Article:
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Health professionals return to work

4
  • as they strike deal with govt on their demands

Limpho Sello

HEALTH professionals on Friday abandoned their nationwide strike and returned to work.

They resumed their duties after reaching a compromise deal with the government which will see them receiving Covid-19 risk allowances and personal protective equipment (PPE) to protect them from the deadly virus.

The health workers have coalesced under the banner of the Coalition of Health Professionals. The Coalition includes doctors, nurses, pharmacists and nursing assistants. They went on strike on 13 July 2020 to protest the government’s failure to address their demands for Covid-19 risk allowances and PPE.

They had demanded risk allowances of M7000 per worker for six months. Alternatively, they demanded risk allowances of M3000 per worker and tax holidays to increase their disposable real incomes.

Repeated efforts to reach a deal broke down during last week’s talks as the government insisted it could not meet the workers’ demands. The workers eventually settled for the government’s offer ranging from M2000 to M3500 per month depending on the position of the employee and their work station.

Deputy Prime Minister Mathibeli Mokhothu on Friday told journalists that professionals employed at the Covid-19 isolation centres have a higher risk of contracting the virus and would therefore be paid the highest amount of M3500 each per month.

Mr Mokhothu said health workers employed at government and church-owned hospitals would be paid M3000 and support staff at all hospitals will receive M2000 each.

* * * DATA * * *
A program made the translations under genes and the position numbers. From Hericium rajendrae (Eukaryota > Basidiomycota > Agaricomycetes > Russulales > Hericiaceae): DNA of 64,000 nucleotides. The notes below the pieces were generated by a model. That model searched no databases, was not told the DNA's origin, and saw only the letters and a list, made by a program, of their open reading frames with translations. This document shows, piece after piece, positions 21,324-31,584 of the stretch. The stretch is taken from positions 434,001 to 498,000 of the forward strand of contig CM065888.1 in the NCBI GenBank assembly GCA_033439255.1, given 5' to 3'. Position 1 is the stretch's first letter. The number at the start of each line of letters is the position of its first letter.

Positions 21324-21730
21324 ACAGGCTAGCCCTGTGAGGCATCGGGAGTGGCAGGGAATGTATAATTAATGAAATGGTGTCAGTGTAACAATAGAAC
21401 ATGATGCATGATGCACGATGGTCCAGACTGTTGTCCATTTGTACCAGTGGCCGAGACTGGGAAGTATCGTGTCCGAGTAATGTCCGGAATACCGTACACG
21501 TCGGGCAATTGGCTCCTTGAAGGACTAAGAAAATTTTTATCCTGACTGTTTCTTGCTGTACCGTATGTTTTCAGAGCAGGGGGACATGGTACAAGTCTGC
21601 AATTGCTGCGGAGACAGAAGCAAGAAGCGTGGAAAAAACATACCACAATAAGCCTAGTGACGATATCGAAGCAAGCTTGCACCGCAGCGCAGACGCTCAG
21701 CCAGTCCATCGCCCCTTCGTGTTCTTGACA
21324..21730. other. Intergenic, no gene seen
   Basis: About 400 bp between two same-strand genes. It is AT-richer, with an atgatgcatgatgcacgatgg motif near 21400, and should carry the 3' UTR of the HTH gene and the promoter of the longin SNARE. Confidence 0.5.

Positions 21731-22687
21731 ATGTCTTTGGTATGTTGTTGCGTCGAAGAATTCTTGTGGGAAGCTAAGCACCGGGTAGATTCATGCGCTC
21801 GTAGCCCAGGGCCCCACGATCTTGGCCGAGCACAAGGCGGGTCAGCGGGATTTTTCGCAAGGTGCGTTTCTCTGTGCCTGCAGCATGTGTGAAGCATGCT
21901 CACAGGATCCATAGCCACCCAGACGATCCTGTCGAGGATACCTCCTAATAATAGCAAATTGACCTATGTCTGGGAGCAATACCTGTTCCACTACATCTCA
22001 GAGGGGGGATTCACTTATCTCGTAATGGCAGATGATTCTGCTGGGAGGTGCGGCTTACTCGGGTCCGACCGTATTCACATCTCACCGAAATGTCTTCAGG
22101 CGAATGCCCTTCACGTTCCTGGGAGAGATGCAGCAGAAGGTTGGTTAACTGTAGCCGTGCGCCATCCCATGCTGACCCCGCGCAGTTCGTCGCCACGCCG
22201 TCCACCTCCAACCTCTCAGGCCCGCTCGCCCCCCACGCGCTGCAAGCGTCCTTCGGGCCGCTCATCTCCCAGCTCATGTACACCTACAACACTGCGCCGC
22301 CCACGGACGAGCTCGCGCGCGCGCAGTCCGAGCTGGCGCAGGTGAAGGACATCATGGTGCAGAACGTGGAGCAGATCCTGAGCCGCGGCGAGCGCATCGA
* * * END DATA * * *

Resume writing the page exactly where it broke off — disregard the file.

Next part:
He said the government had purchased some PPE and had started distributing it among the workers on Thursday. He said they expected to receive another batch next week.

Speaking at the same press conference, Health Minister Motlatsi Maqelepo said M80 million had been budgeted for the workers’ risk allowances for the period May to October 2020.

It was initially envisaged that the Covid-19 crisis would have been contained by October 2020 hence the decision to pay the risk allowances up to that month. Mr Maqelepo said they would have to source an additional budget should it become necessary to extend the payments beyond October. Given that Covid-19 cases are beginning to shoot up exponentially, it is most likely that the virus will not have been contained by October. Therefore, the payments may have to be extended.

“The allowances are being paid from May because that is when Lesotho recorded its first Covid-19 case,” Mr Maqelepo said. Lesotho recorded its first Covid-19 case on 13 May 2020. The infections now stand at 419 and nine deaths. (See story above).

The Coalition’s deputy spokesperson, Mojakisane Ramafikeng, took the opportunity to apologise to the public for the strike which had deprived patients of much needed health services.

Dr Ramafikeng, however, said the job action was necessary to protect both health workers and the public from the deadly virus.

“Our intention was not to harm you but we had to do what we did so that you can get services in a conducive environment with minimal threats of getting infected by Covid-19,” Dr Ramafikeng said.

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